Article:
Although there are many more issues at play in this election, these are some of the key topics. Although their plans look different and they stand for different things, Biden and Trump both have one thing in common: they want the best for this country. 

Written by Rachel Lowe

Election Day By the Numbers: 2020 Features High-Stakes Races and High Voter Turnout

Heading into election day, over 95 million Americans have already voted according to the U.S. Elections Project. This record level of early voting is indicative of one of the most hotly contested and divisive elections in U.S. history. 

The election has also been complicated by COVID-19. States and localities have had to scramble to find the resources, money, and people needed to hold a high-turnout election safely. In many states, the solution was to expand mail-in and early, in-person. This adds a new level uncertainty as the different levels of government attempt to deal with the unprecedented levels of early voting. This could also lead to delayed election results, as certain states allow ballots to be received after election day. 

In America, election administration is given as a state duty by the constitution. This results in many different systems and rules based on the location. Also, as the election is playing out, many lawsuits have been decided or are being litigated to decide which ballots will count. This uncertainty has many on the left worried that the president will use this uncertainty to claim victory with a lack of any evidence.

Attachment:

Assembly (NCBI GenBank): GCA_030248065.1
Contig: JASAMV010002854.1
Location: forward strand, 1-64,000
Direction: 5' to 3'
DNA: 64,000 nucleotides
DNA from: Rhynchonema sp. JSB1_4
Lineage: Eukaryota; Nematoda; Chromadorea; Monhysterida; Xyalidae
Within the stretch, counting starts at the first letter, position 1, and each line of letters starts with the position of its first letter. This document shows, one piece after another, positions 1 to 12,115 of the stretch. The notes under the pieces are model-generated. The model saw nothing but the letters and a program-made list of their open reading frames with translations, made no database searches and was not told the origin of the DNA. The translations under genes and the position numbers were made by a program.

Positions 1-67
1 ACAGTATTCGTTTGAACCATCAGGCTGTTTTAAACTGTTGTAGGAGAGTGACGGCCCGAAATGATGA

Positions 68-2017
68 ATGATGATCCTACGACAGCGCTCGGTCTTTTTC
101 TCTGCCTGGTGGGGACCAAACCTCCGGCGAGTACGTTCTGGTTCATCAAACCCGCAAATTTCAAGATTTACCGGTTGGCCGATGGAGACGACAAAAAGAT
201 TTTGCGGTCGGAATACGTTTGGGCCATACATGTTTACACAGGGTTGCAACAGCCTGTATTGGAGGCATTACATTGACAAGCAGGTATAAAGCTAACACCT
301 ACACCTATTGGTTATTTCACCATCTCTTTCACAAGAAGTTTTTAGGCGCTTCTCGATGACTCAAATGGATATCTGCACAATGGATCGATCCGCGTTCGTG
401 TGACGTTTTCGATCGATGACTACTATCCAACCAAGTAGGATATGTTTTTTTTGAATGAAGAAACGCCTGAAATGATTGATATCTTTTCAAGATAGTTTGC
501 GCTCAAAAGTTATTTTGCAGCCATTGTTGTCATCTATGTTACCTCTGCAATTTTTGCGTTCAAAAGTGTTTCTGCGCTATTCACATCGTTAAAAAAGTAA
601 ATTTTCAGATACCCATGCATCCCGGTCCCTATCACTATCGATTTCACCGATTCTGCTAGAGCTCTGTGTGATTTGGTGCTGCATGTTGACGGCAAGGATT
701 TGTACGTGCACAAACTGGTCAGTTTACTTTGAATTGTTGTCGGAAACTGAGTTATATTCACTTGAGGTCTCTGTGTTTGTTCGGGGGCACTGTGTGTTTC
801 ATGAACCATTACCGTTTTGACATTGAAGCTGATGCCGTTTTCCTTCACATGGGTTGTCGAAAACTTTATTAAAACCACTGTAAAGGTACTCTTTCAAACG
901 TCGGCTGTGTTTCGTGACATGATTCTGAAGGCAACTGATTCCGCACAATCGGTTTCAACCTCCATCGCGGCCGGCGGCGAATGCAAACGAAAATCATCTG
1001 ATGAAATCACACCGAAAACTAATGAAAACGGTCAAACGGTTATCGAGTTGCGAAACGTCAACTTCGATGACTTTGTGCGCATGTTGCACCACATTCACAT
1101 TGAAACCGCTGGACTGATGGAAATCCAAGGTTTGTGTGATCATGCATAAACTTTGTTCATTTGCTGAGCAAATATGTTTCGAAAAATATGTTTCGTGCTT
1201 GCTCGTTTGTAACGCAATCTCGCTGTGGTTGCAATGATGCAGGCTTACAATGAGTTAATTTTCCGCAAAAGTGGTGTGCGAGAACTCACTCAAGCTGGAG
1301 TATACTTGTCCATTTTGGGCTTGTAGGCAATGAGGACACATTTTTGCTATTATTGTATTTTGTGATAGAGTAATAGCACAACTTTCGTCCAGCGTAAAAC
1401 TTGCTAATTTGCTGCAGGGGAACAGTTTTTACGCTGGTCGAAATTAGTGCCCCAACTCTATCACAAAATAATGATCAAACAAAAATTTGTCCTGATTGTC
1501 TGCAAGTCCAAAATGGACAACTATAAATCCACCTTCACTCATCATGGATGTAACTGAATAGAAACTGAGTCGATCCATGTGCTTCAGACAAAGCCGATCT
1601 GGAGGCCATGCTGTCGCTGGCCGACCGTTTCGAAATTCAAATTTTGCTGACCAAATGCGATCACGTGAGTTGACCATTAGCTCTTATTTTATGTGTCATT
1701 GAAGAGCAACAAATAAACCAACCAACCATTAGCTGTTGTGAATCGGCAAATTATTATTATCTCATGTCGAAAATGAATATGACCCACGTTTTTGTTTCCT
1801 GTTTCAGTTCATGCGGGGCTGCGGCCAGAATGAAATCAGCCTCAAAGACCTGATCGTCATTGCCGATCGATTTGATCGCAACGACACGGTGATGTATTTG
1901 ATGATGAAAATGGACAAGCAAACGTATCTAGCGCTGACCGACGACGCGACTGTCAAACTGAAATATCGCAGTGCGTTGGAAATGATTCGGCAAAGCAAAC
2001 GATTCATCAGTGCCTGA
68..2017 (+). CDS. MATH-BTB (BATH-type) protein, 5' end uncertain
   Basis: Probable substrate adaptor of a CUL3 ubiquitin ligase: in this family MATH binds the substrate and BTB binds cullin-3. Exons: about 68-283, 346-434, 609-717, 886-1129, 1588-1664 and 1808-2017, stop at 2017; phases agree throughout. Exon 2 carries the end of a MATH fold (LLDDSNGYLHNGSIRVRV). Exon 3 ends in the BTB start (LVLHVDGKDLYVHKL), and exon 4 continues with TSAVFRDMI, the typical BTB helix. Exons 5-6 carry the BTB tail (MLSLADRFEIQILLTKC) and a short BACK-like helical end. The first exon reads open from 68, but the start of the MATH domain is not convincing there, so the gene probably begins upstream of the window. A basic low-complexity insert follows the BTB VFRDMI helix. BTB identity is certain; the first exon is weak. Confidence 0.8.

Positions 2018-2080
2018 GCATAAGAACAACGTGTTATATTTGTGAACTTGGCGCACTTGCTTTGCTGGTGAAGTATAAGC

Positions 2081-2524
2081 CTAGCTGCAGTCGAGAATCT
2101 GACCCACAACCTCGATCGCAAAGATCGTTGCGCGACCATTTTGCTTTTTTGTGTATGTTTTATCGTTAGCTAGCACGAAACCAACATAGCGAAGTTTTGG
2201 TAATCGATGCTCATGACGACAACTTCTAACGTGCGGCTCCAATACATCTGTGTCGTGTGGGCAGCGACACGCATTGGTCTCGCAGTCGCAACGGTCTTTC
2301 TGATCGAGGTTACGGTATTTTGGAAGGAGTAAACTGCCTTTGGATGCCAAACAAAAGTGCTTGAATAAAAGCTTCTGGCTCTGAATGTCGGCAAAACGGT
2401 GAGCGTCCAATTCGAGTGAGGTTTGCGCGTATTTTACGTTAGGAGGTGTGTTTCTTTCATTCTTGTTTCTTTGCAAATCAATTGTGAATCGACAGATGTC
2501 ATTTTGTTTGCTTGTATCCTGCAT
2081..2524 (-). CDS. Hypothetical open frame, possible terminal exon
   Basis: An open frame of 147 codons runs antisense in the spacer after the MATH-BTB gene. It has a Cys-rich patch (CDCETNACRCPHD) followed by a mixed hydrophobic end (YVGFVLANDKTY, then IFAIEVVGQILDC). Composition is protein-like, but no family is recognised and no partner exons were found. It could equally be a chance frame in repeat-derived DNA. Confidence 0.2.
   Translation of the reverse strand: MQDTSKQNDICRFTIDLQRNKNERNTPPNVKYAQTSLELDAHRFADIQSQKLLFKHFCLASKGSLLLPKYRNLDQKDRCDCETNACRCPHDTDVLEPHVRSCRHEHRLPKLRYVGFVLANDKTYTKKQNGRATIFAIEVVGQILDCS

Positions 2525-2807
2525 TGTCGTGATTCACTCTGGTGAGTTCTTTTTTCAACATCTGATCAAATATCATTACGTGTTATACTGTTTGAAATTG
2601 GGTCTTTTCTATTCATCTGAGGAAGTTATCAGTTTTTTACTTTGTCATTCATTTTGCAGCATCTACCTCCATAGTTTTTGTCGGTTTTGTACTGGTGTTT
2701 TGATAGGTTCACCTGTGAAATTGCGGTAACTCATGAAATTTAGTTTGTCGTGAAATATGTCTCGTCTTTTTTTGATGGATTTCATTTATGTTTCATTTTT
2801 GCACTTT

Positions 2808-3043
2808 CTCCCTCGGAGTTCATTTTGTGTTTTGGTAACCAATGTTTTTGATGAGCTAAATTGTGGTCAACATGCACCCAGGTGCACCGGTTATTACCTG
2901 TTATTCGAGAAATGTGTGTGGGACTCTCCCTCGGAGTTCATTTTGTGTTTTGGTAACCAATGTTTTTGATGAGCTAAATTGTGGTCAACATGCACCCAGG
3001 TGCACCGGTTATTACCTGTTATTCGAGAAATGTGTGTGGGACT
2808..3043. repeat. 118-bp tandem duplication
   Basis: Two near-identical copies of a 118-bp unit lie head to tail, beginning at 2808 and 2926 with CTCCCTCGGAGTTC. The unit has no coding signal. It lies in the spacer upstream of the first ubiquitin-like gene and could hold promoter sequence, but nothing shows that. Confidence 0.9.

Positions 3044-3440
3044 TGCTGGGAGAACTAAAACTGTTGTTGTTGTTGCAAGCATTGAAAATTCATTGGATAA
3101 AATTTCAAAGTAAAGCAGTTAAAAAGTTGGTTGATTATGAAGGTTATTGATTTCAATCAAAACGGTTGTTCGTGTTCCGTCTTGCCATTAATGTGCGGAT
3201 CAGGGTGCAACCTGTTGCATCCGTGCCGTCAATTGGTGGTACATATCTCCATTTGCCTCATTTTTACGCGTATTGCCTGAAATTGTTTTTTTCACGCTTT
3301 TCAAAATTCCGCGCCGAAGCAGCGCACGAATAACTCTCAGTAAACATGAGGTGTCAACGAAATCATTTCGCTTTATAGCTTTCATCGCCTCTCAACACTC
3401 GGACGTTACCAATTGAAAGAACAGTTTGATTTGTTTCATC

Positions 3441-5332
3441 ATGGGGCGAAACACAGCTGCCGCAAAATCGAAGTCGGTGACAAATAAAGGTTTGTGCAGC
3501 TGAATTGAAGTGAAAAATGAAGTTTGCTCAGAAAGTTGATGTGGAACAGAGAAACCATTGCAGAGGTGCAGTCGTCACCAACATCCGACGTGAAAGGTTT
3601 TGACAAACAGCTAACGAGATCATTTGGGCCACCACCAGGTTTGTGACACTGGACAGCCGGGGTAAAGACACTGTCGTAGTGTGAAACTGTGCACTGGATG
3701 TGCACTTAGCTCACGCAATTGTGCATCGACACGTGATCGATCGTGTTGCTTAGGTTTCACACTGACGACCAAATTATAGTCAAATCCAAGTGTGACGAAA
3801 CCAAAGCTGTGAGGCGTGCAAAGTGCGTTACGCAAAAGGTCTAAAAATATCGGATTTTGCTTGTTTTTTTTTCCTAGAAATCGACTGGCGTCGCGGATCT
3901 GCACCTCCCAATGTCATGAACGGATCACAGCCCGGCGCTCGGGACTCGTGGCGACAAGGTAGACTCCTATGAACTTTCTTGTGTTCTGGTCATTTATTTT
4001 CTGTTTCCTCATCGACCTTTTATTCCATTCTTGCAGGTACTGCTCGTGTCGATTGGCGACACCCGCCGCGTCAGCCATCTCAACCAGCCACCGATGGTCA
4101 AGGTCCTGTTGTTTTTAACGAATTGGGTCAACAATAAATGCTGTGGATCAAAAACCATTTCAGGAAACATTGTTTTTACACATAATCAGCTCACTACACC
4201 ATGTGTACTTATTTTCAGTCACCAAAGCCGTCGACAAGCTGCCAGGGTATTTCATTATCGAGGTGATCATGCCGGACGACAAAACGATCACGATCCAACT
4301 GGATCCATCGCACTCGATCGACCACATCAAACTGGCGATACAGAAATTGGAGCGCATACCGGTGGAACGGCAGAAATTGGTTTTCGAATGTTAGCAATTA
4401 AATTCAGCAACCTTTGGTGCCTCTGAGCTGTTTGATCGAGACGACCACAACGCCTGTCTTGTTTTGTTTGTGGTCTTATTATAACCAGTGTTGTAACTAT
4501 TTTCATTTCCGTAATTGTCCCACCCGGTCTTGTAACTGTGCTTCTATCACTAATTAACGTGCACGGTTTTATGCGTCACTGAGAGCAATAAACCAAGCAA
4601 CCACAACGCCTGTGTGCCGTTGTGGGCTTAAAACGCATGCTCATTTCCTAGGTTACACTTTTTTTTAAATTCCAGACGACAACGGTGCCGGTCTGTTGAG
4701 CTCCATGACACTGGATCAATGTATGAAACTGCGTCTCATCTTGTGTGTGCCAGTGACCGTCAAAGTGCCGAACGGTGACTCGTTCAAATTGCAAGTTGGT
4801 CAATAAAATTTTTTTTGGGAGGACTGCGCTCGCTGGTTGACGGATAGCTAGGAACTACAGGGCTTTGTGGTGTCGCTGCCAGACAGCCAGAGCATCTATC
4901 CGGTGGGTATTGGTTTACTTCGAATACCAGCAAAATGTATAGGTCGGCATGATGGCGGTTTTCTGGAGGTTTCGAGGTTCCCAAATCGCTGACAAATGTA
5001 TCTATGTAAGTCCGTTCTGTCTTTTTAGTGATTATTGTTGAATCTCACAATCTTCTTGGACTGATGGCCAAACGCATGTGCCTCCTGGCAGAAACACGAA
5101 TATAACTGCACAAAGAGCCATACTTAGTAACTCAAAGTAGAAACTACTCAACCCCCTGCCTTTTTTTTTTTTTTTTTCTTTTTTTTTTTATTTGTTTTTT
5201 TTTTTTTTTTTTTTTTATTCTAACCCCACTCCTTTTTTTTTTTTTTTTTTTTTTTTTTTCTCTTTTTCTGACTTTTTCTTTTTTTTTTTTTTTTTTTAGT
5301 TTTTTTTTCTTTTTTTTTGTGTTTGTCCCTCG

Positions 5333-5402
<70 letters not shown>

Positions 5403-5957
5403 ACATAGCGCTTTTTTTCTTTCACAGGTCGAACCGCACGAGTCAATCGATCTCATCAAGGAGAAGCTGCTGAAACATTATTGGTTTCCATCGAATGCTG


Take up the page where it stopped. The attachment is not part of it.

What is clear is what’s at stake on this election day: Democrats are on offense with a chance to claim a trifecta (Control of the House, Senate, and Presidency) at the federal level. Starting with the House, FiveThirtyEight (a data-focused news outlet that predicts election results based on polling and other variables) gives the Democrats a 98 percent chance of keeping control of the chamber. The Senate is a little tougher but still has Democrats optimistic. FiveThirtyEight gives Democrats a 76 percent chance of holding on to the chamber. And finally, at the presidential level, the site says Joe Biden has a 90 percent chance of winning the presidency. It should be noted that the forecasts do not factor in judicial challenges to the results.